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Relieving SI discomfort

The sacrum, a triangular boney segment of vertebrae below the lumbar spine, is the point where the pelvis attaches to the spine. Restriction of movement in the sacrum may result in impaired pelvic mobility and sacroiliac dysfunction. This would lead to discomfort and challenge moving with the horse’s movements ultimately impairing communication with the horse.

What is the Sacrum and what does it do?

The sacrum is comprised of 5 vertebrae fused together known as S1-S5 which forms the back wall of the pelvic girdle connecting with the ilium of the pelvis. At the hip bones, it forms the sacroiliac joint. There are several sacral nerves and blood vessels that stem from the sacrum. If these nerves are restricted due to hyper or hypo joint mobility, pain is felt in the lower back radiating down to the knee or possibly to the foot or ankle. Women are more prone to this sacroiliac pain due to a wider and shorter sacrum with increased mobility for childbearing. The sacrum is responsible for pelvic strength and stability as well as hip alignment, all of which are highly important in riding.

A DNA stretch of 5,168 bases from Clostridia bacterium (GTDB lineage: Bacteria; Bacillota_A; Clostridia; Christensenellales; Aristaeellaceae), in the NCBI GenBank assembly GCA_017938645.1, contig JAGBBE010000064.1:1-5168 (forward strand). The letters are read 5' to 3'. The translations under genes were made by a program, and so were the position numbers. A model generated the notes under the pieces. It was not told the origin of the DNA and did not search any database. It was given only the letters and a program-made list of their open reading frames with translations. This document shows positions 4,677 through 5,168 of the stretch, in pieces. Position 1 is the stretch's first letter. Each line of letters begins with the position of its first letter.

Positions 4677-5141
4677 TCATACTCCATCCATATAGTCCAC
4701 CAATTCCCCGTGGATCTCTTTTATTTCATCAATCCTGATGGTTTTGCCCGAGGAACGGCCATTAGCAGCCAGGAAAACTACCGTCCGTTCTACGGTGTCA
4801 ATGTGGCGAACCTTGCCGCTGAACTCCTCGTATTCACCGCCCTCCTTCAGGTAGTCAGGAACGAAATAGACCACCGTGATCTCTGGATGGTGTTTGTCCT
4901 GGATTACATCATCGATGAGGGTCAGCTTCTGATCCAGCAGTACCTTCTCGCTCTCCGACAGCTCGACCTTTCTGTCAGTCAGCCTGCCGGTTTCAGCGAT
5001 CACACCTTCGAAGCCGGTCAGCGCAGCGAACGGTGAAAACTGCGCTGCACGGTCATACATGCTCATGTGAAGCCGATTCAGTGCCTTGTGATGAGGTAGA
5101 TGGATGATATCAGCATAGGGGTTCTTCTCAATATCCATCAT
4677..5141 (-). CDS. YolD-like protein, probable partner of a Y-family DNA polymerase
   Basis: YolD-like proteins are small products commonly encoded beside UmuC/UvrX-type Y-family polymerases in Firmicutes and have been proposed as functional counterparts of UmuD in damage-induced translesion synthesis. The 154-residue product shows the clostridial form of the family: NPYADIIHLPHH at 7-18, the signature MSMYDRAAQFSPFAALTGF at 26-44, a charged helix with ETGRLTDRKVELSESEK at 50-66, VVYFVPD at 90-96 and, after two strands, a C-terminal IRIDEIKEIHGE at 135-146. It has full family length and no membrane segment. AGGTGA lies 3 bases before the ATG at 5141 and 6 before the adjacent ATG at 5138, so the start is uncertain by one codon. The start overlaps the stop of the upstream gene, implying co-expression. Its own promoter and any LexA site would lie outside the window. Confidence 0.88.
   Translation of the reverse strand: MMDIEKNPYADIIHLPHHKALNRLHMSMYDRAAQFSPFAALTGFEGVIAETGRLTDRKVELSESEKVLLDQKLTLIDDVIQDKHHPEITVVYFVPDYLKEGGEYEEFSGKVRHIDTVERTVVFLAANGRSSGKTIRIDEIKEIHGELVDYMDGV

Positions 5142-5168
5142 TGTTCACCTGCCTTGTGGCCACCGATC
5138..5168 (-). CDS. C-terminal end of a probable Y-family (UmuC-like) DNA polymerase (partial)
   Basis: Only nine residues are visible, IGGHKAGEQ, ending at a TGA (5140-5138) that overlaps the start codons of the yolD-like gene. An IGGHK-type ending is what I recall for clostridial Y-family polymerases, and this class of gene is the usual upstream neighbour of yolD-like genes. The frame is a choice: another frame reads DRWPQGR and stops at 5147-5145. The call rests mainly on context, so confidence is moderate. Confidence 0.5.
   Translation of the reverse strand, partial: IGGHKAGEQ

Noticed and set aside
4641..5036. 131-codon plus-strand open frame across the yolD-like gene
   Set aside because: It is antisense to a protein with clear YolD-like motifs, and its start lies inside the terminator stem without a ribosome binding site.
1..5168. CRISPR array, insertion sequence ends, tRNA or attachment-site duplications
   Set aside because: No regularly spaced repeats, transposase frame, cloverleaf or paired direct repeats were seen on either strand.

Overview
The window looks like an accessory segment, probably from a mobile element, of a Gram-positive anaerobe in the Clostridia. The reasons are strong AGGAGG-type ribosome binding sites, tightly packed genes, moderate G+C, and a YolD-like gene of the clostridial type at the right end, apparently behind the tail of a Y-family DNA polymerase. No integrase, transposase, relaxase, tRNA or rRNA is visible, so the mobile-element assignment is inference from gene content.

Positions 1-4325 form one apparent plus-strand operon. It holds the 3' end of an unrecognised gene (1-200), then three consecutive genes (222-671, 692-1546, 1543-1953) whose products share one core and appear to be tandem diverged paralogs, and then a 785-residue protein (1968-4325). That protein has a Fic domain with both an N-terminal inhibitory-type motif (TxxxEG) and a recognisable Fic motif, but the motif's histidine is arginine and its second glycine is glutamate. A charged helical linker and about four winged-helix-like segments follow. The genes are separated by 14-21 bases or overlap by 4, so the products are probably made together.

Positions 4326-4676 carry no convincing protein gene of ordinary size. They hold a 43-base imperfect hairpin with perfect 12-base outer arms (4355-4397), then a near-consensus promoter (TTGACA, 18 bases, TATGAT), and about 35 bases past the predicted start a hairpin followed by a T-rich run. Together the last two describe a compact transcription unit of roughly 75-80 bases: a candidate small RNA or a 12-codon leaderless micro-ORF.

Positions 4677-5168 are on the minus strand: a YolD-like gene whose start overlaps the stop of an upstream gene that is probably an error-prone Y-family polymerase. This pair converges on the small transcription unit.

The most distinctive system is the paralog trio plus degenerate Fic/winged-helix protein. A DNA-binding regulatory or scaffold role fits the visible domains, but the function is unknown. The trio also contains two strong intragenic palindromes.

Take a moment to just envision your sacrum. Lay on the floor with your knees bent and try to rotate your sacrum clockwise and counterclockwise. This is a great stretch and exercise for the sacrum. Also try taking a deep breath in and feeling your sacrum and tailbone expand out.

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